The Journal of Physical Chemistry A 01/2007; 110(51):13792-8. DOI:10.1021/jp064523q · 2.78 Impact Factor
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    ABSTRACT: The A2delta-X2pi transition of CH-Ne was examined using laser-induced fluorescence and fluorescence depletion techniques. The spectrum was found to be particularly congested due to the large number of bound states derived from the CH(A,n=2)+Ne interaction, and the small energy spacings between these states resulting from the relatively weak anisotropy of the van der Waals bond. High-level ab initio calculations were used to generate two-dimensional potential energy surfaces for CH(X)-Ne and CH(A)-Ne. The equilibrium structures from these surfaces were bent and linear for the X and A states, respectively. Variational calculations were used to predict the bound states supported by the ab initio surfaces. Empirical modification of the potential energy surfaces for the A state was used to obtain energy-level predictions that were in good agreement with the experimental results. Transitions to all of the optically accessible internal rotor states of CH(A,n=2)-Ne were identified, indicating that CH performs hindered internal rotations in the lowest-energy levels of the A and X states. The characteristics of the potential energy surfaces for CH-Ne in the X,A,B, and C states suggest that dispersion and exchange repulsion forces dominate the van der Waals interaction.
    The Journal of Chemical Physics 09/2005; 123(5):054304. DOI:10.1063/1.1946747 · 3.12 Impact Factor
  • Wafaa M Fawzy, Galina Kerenskaya, Michael C Heaven
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    ABSTRACT: The H2-NH(X) van der Waals complex has been examined using ab initio theory and detected via fluorescence excitation spectroscopy of the A(3)Pi-X(3)Sigma(-) transition. Electronic structure calculations show that the minimum energy geometry corresponds to collinear H2-NH(X), with a well depth of D(e)=116 cm(-1). The potential-energy surface supports a secondary minimum for a T-shaped geometry, where the H atom of NH points towards the middle of the H2 bond (C(2v) point group). For this geometry the well depth is 73 cm(-1). The laser excitation spectra for the complex show transitions to the H2+NH(A) dissociative continuum. The onset of the continuum establishes a binding energy of D(0)=32+/-2 cm(-1) for H2-NH(X). The fluorescence from bound levels of H2-NH(A) was not detected, most probably due to the rapid reactive decay [H2-NH(A)-->H+NH2]. The complex appears to be a promising candidate for studies of the photoinitiated H2+NH abstraction reaction under conditions were the reactants are prealigned by the van der Waals forces.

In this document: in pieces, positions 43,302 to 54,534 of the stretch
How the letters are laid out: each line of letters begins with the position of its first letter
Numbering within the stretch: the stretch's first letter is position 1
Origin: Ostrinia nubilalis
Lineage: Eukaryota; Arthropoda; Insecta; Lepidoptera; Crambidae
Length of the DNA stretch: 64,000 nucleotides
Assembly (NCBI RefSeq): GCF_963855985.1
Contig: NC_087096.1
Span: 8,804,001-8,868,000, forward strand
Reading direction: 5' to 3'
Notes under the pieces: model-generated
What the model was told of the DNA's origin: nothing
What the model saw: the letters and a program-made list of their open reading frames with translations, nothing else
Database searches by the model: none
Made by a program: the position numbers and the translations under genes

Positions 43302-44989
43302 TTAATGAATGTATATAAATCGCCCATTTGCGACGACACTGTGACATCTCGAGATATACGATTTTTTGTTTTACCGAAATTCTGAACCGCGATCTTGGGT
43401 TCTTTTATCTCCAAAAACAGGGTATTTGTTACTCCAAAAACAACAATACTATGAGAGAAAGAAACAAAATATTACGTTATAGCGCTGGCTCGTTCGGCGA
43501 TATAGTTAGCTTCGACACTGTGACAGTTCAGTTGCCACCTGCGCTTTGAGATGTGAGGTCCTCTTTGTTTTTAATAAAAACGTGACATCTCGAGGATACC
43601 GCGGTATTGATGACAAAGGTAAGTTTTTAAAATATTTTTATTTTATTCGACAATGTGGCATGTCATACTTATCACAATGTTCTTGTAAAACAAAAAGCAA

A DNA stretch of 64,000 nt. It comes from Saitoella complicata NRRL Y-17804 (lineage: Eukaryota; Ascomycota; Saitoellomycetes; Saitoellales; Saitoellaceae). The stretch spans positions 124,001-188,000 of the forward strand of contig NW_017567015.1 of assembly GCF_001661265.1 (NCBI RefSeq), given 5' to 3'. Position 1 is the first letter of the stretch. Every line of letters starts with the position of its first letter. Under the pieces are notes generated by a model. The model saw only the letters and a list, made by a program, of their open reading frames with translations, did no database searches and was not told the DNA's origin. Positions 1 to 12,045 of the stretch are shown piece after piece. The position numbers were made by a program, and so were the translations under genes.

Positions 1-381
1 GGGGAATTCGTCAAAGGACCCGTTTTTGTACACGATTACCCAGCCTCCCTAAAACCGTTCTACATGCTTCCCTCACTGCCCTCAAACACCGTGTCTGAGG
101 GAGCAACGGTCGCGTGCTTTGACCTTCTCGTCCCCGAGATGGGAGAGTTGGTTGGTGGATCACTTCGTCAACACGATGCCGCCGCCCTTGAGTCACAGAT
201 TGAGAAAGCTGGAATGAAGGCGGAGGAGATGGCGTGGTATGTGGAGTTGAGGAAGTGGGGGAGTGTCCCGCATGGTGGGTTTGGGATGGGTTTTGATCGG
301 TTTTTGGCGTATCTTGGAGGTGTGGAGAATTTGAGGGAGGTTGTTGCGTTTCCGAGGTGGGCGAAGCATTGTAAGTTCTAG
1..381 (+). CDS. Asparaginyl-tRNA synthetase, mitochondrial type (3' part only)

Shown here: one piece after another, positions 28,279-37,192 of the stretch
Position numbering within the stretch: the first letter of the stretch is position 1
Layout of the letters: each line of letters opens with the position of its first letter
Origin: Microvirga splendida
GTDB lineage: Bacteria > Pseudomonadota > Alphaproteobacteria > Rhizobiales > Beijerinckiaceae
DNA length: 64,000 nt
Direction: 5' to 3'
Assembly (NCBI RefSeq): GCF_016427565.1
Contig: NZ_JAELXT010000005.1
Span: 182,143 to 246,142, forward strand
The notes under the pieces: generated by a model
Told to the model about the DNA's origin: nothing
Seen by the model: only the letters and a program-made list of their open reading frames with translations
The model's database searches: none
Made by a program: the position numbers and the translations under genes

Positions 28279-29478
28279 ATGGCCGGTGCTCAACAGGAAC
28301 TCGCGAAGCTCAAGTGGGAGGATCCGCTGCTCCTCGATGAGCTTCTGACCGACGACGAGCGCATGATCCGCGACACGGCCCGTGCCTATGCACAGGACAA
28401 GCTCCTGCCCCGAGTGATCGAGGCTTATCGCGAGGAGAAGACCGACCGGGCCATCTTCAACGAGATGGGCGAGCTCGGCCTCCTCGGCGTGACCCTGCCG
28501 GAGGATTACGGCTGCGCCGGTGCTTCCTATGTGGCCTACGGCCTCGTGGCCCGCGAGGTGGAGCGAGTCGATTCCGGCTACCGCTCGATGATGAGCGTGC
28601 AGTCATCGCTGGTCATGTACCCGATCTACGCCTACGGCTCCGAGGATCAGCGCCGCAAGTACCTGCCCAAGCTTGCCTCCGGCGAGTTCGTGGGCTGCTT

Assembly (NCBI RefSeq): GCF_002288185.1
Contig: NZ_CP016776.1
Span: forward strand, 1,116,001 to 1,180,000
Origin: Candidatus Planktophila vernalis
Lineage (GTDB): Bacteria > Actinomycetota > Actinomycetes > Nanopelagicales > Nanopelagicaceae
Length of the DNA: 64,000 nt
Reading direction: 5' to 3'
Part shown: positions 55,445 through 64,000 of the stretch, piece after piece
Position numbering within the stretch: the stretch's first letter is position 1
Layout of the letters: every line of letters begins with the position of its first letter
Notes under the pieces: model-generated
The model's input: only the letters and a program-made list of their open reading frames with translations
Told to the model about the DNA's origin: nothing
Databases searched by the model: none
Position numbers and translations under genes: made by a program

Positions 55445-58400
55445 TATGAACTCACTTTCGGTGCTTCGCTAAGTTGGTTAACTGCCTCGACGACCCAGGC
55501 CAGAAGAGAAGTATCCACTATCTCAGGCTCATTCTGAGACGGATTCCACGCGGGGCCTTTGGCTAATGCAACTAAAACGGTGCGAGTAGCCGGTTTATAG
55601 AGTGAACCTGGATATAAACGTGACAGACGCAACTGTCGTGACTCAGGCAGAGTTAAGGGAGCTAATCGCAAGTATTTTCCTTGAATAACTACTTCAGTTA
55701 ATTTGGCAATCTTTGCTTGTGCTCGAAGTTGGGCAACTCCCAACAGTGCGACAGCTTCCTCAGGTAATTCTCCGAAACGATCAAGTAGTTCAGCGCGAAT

The Journal of Chemical Physics 04/2005; 122(14):144318. DOI:10.1063/1.1879932 · 3.12 Impact Factor
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    ABSTRACT: A study of NH/D-Ne was undertaken to investigate the structure of this complex and examine the ability of high-level theoretical methods to predict its properties. The A 3pi-X 3sigma- transition was characterized using laser induced fluorescence measurements. Results from theoretical calculations were used to guide the interpretation of the spectra. Two-dimensional potential energy surfaces were calculated using second-order multireference perturbation theory with large correlation consistent basis sets. The potential energy surfaces were used to predict the ro-vibronic structure of the A-X system. Calculated ro-vibronic energy level patterns could be recognized in the spectra but quantitative discrepancies were found. These discrepancies are attributed to incomplete recovery of the dynamical correlation energy.
    Physical Chemistry Chemical Physics 03/2005; 7(5):846-54. · 4.20 Impact Factor
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    ABSTRACT: A study of NH/D–Ne was undertaken to investigate the structure of this complex and examine the ability of high-level theoretical methods to predict its properties. The A 3Π–X 3Σ− transition was characterized using laser induced fluorescence measurements. Results from theoretical calculations were used to guide the interpretation of the spectra. Two-dimensional potential energy surfaces were calculated using second-order multireference perturbation theory with large correlation consistent basis sets. The potential energy surfaces were used to predict the ro-vibronic structure of the A–X system. Calculated ro-vibronic energy level patterns could be recognized in the spectra but quantitative discrepancies were found. These discrepancies are attributed to incomplete recovery of the dynamical correlation energy.